INTERVIEWS

The Interview — Jen Gotch, Founder and Chief Creative Officer of ban.do

Founder and Chief Creative Officer of ban.do

Welcome to Talking Top 10, a recurring series in which we feature the founders, CEOs, creators, and leaders who are shaking up their industries. Ahead, read our Q&A with Jen Gotch, and keep scrolling to shop her Top 10 must-haves.

Jen Gotch is genetically predisposed to optimism. She’s a visionary, a creative powerhouse and an advocate for mental health and emotional well-being. Jen also feels she would make a great crime scene investigator if her current career doesn’t work out. In 2008 she founded ban.do with a friend, and with no prior business experience, was able to transform it from a small hair accessories company into a beloved multimillion-dollar brand that’s all about encouraging joy and helping its community be their best. She remains as the Chief Creative Officer and fearless leader of the ban.do team. She also uses her authentic voice on Instagram and her podcast Jen Gotch is Ok...Sometimes to deglamorize success, remove the stigmas associated with mental illness, and build emotional intelligence—all while working to help her audience feel less alone. Her memoir The Upside of Being Down, published by Simon & Schuster, is now available for order and purchase where books are sold.

Keep scrolling to read more about Jen and shop her Top 10 must-haves, and don’t forget to follow @jengotch and @shopbando on Instagram!

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March 30, 2020

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R&S

Tell me about your career path before ban.do. What led you to start your own business?

Jen

I’ve had a very long and winding career path, all of which has very little to do with business. The most similar career I’ve had to this one was probably when I was doing food and prop styling and set design. I started to get into commercial photography because I had worked on sets for so long, and I was like “I think I maybe want to take the pictures now.” That was around the time that my friend and I started ban.do, and I was able to apply a lot of what I had learned to that. But ban.do really started as this crafty side project. We never intended for it to become what it became, but it was a very happy accident.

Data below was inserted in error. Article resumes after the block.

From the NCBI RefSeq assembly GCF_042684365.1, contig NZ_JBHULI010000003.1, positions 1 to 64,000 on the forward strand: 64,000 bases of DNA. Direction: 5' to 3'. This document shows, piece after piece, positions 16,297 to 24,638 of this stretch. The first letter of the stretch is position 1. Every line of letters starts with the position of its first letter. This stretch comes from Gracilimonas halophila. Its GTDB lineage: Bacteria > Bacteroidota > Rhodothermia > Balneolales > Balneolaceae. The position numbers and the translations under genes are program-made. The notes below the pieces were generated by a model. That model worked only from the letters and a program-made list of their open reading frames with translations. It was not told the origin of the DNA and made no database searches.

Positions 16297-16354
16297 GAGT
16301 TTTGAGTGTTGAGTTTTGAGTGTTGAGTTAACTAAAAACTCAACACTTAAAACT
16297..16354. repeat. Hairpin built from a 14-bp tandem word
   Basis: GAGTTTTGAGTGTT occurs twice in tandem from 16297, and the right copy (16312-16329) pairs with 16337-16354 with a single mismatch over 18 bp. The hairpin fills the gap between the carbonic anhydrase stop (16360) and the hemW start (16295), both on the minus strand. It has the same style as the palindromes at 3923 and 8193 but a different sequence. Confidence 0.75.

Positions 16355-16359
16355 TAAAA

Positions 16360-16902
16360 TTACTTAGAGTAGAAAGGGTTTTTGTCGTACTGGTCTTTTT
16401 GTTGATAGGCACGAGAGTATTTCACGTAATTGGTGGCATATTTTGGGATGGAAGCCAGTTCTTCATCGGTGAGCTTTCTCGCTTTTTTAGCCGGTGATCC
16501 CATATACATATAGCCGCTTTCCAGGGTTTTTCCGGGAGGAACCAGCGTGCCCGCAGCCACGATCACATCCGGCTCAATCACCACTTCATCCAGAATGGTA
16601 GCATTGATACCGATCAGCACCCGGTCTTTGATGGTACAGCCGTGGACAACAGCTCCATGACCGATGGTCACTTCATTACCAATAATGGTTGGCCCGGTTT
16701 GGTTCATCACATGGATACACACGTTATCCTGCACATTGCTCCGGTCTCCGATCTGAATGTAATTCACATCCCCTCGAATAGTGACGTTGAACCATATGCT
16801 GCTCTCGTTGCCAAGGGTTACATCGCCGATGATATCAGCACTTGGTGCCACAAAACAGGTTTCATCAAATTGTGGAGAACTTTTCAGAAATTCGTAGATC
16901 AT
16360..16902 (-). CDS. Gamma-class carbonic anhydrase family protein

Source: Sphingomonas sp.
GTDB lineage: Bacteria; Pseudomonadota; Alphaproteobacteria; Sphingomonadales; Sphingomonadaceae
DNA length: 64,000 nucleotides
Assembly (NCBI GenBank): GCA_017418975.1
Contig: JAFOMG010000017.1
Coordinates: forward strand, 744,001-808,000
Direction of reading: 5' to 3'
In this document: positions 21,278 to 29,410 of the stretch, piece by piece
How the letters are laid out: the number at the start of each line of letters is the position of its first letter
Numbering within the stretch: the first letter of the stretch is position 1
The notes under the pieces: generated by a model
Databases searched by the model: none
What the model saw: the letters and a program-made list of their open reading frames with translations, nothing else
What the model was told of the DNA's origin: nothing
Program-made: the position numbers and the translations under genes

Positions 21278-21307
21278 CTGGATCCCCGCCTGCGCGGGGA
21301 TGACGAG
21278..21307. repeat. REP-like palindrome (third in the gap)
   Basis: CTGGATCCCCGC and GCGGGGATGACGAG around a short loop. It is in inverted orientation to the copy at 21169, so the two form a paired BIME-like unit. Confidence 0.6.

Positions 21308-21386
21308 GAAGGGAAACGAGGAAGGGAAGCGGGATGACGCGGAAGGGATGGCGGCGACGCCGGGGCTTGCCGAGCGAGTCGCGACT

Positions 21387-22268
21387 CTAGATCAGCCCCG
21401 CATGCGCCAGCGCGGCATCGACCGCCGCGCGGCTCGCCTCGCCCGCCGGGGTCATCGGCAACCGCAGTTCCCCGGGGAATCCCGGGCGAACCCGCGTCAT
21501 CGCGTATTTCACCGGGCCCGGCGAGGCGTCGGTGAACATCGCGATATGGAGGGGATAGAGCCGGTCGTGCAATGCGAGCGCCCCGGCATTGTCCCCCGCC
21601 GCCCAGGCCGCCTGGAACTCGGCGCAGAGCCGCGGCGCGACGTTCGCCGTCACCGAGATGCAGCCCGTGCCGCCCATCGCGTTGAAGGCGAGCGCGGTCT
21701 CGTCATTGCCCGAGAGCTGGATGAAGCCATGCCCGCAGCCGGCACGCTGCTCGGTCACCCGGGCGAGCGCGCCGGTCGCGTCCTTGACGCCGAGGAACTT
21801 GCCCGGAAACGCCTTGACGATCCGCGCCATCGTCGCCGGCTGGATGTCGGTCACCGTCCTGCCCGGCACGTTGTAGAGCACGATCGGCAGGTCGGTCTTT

R&S

Ban.do once just sold hair accessories. How did the brand develop into what it is now?

Jen

We sold the brand in 2012 to a licensing company called Lifeguard Press. Jamie was moving out of state, and I didn’t feel like I would be able to run the business. In order to keep it going, we decided we’d try to sell it, and we literally had this match-made-in-heaven type sale. Licensing companies usually produce and sell products for other companies, so they worked with much larger brands at the time. But they wanted an in-house brand to come in and help do these things for them—a highly creative group of people with a brand voice and aesthetic, which was essentially what we had. Once they acquired us, we sort of shifted into the market that they’re in, which is basically the gift market. It was through that sale that we got exposed to all of these other avenues that we could apply our brand sensibility to.  

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R&S

What does a typical workday look like for you?

Jen

The days of typical workdays are over for me I think. For a long time, that looked like getting into work at 8:00 or 8:30, having back-to-back meetings all day, and leaving around 7:00. But I’ve aged out of that—I don’t think those days are sustainable anymore. We’ve grown a lot and there are so many more people on the creative team now and on the operations side too, so I have a lot more freedom now. Today, my day consisted of waking up in Joshua Tree, going thrift shopping, talking to you, and doing some work. They’re good days—they’re just more unique than they once were.